Property market models have the overriding aim of predicting reasonable estimates of key dependent variables (demand, supply, rent, yield, vacancy and net absorption rate). These can be based on independent drivers of core property and economic activities. Accurate predictions can only be conducted when ample quantitative data are available with fewer uncertainties. However, a broad-fronted social, technical and ecological evolution can throw up sudden, unexpected shocks that result in the econometric outputs sceptical to unknown risk factors. Therefore, the purpose of this paper is to evaluate Australian office market forecast accuracy and to determine whether the forecasts capture extreme downside risk events.
This study follows a quantitative research approach, using secondary data analysis to test the accuracy of economists’ forecasts. The forecast accuracy evaluation encompasses the measurement of economic and property forecasts under the following phases: testing for the forecast accuracy; analysing outliers of forecast errors; and testing of causal relationships. Forecast accuracy measurement incorporates scale independent metrics that include Theil’s U values (U1 and U2) and mean absolute scaled error. Inter-quartile range rule is used for the outlier analysis. To find the causal relationships among variables, the time series regression methodology is utilised, including multiple regression analysis and Granger causality developed under the vector auto regression (VAR).
The credibility of economic and property forecasts was questionable around the period of the Global Financial Crisis (GFC); a significant man-made Black Swan event. The forecast accuracy measurement highlighted rental movement and net absorption forecast errors as the critical inaccurate predictions. These key property variables are explained by historic information and independent economic variables. However, these do not explain the changes when error time series of the variables were concerned. According to VAR estimates, all property variables have a significant causality derived from the lagged values of Australian S&P/ASX 200 (ASX) forecast errors. Therefore, lagged ASX forecast errors could be used as a warning signal to adjust property forecasts.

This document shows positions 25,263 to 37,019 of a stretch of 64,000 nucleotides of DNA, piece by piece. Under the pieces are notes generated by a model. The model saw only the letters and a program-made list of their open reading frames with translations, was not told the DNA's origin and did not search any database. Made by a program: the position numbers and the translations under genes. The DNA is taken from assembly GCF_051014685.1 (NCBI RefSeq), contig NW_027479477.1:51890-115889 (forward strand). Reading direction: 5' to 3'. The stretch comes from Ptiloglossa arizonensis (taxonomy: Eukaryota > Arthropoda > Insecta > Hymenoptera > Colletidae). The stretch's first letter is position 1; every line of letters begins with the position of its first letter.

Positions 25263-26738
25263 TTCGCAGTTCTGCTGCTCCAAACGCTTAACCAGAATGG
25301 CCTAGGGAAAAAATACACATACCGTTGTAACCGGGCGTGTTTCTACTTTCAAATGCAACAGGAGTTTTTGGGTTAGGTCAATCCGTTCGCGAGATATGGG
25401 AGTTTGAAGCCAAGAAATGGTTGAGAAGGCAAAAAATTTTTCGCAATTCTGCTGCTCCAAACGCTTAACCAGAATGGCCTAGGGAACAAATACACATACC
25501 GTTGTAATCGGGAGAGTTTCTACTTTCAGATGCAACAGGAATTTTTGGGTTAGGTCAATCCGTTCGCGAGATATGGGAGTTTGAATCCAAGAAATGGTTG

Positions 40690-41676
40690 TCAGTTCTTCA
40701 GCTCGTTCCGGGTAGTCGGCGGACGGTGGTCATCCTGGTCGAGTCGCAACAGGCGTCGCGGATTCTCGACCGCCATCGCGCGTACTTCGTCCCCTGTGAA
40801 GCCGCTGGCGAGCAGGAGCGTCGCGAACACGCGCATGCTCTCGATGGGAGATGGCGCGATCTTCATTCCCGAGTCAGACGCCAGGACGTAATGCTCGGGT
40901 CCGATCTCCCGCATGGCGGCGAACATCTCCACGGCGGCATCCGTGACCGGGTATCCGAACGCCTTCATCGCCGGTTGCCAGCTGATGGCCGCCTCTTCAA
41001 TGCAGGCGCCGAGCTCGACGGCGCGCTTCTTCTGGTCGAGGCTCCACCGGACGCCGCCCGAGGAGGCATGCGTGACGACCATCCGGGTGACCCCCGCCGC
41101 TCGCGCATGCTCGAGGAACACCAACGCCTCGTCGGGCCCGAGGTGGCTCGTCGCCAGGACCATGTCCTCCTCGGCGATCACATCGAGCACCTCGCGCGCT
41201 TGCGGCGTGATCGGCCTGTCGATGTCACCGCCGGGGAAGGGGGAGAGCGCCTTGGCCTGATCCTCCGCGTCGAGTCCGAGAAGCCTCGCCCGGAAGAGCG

Secondary data were obtained from the premier Australian property markets: Canberra, Sydney, Brisbane, Adelaide, Melbourne and Perth. A limited ten-year timeframe (2001-2011) was used in the ex-post analysis for the comparison of economic and property variables. Forecasts ceased from 2011, due to the discontinuity of the Australian Financial Review quarterly survey of economists; the main source of economic forecast data.
The research strongly recommended naïve forecasts for the property variables, as an input determinant in each office market forecast equation. Further, lagged forecast errors in the ASX could be used as a warning signal for the successive property forecast errors. Hence, data adjustments can be made to ensure the accuracy of the Australian office market forecasts.
The paper highlights the critical inaccuracy of the Australian office market forecasts around the GFC. In an environment of increasing incidence of unknown events, these types of risk events should not be dismissed as statistical outliers in real estate modelling. As a proactive strategy to improve office market forecasts, lagged ASX forecast errors could be used as a warning signal. This causality was mirrored in rental movements and total vacancy forecast errors. The close interdependency between rents and vacancy rates in the forecasting process and the volatility in rental cash flows reflects on direct property investment and subsequently on the ASX, is therefore justified.
Perera, T., Higgins, D. and Wong, W. (2018), "The evaluation of the Australian office market forecast accuracy", Journal of Property Investment & Finance, Vol. 36 No. 3, pp. 259-272. https://doi.org/10.1108/JPIF-04-2017-0029Download as .RIS
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